Even if ordinary termination has been contractually excluded, the actuarial situation is in itself exactly the same as for any other capital-forming life insurance, and the non-payment of a surrender value in the case of both types of contract on termination does not mean that it does not exist and does not have to be transferred in the event of attachment. The insurer will treat the ordinary, i.e. contractually excluded, termination as a termination of the contract – i.e. do not expect any further payments for the time being. On the other hand, the creditor can terminate after an attachment, the insolvency administrator must proceed as in the case of an extraordinary termination or termination without notice – with the surrender value, possibly with the limited protection of the attachment-protected retirement provision in accordance with the German Banking Act. § 851c ZPO with transfer of the excess amount.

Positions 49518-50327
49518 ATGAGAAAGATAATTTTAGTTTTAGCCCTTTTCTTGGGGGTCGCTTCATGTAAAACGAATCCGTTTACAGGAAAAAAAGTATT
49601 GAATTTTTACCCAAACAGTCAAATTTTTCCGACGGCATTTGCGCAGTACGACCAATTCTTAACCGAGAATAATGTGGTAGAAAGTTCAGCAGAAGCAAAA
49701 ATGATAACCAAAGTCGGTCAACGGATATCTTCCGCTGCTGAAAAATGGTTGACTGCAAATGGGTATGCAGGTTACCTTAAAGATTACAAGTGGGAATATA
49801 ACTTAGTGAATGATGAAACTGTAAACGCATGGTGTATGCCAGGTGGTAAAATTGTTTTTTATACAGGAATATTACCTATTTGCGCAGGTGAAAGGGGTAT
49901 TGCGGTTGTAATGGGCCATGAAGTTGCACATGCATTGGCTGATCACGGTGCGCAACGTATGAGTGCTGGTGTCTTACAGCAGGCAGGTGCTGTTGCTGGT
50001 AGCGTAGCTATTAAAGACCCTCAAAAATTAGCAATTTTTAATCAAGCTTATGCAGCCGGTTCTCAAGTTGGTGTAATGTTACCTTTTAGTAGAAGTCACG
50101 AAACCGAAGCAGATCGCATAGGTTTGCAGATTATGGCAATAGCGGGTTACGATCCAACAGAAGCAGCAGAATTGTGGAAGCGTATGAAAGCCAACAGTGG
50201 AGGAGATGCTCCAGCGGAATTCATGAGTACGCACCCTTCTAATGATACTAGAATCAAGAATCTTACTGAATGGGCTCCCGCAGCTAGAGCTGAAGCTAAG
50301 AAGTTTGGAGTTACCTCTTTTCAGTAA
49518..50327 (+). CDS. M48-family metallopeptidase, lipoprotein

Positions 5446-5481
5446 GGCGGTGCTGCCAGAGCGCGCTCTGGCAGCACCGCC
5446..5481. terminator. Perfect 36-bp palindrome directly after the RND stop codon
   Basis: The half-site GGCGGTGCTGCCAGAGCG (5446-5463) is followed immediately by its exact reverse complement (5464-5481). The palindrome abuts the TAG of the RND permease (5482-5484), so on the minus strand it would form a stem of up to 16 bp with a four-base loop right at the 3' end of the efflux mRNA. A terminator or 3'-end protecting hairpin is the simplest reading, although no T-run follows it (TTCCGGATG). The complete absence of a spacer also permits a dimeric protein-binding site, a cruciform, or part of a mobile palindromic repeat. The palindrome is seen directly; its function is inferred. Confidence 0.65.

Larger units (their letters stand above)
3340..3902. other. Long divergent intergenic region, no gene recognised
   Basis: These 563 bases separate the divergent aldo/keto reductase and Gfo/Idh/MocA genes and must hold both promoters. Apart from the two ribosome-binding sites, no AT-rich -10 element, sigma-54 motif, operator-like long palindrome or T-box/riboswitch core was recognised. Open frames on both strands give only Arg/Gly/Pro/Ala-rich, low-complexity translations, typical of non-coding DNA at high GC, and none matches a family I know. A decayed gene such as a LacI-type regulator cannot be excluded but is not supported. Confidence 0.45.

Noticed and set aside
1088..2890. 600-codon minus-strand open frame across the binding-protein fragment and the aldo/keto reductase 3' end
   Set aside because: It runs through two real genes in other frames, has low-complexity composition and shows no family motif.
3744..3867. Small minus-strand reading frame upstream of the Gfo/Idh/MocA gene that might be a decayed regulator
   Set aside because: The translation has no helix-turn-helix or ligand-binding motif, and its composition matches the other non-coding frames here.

For comparison, however, any pension insurance can be used without death benefit, according to the type of basic pension, in any amount, and thus without payable surrender value (RKW). The allegedly non-existent RKW does exist, however, because according to the VVG it is decisive for the non-contributory benefit, e.g. when the contract is shut down, and this is also shown. Presumably PhD students in insurance and authors of Wikipedia have never held such an insurance policy in their hands and had to replace “not knowing with being able to write about everything”?


Rüruprente or basic pension shows surrender value

Here from an insurance certificate illustrating the surrender value for a basic pension:

” Current surrender values: guaranteed benefit *) EUR 5729

guaranteed profit participation *) EUR 152

Total amount incl. Surplus participation *) EUR 5881